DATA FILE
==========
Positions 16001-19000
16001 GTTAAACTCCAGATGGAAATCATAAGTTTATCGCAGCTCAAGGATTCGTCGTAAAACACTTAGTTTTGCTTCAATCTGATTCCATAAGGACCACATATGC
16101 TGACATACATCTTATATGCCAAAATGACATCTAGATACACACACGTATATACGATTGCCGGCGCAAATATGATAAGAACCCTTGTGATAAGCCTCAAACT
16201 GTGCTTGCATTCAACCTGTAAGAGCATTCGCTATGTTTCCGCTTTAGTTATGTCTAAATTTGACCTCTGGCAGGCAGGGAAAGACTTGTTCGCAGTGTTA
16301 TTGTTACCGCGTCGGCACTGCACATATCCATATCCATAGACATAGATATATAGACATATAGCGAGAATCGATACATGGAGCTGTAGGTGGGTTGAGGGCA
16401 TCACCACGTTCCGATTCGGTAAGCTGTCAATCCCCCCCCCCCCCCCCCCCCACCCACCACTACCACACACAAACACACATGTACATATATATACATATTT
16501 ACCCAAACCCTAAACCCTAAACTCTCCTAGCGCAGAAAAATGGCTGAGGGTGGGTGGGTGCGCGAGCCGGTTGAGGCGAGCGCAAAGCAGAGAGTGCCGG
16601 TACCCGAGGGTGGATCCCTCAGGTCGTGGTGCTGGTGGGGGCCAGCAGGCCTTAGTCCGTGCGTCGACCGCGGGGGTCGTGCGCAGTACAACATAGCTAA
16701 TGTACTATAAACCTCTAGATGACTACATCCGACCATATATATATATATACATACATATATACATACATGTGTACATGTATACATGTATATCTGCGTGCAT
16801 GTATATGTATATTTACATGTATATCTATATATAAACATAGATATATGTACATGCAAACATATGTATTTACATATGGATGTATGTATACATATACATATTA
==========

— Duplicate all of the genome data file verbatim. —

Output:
Positions 16001-19000
16001 GTTAAACTCCAGATGGAAATCATAAGTTTATCGCAGCTCAAGGATTCGTCGTAAAACACTTAGTTTTGCTTCAATCTGATTCCATAAGGACCACATATGC
16101 TGACATACATCTTATATGCCAAAATGACATCTAGATACACACACGTATATACGATTGCCGGCGCAAATATGATAAGAACCCTTGTGATAAGCCTCAAACT
16201 GTGCTTGCATTCAACCTGTAAGAGCATTCGCTATGTTTCCGCTTTAGTTATGTCTAAATTTGACCTCTGGCAGGCAGGGAAAGACTTGTTCGCAGTGTTA
16301 TTGTTACCGCGTCGGCACTGCACATATCCATATCCATAGACATAGATATATAGACATATAGCGAGAATCGATACATGGAGCTGTAGGTGGGTTGAGGGCA
16401 TCACCACGTTCCGATTCGGTAAGCTGTCAATCCCCCCCCCCCCCCCCCCCCACCCACCACTACCACACACAAACACACATGTACATATATATACATATTT
16501 ACCCAAACCCTAAACCCTAAACTCTCCTAGCGCAGAAAAATGGCTGAGGGTGGGTGGGTGCGCGAGCCGGTTGAGGCGAGCGCAAAGCAGAGAGTGCCGG
16601 TACCCGAGGGTGGATCCCTCAGGTCGTGGTGCTGGTGGGGGCCAGCAGGCCTTAGTCCGTGCGTCGACCGCGGGGGTCGTGCGCAGTACAACATAGCTAA
16701 TGTACTATAAACCTCTAGATGACTACATCCGACCATATATATATATATACATACATATATACATACATGTGTACATGTATACATGTATATCTGCGTGCAT
16801 GTATATGTATATTTACATGTATATCTATATATAAACATAGATATATGTACATGCAAACATATGTATTTACATATGGATGTATGTATACATATACATATTA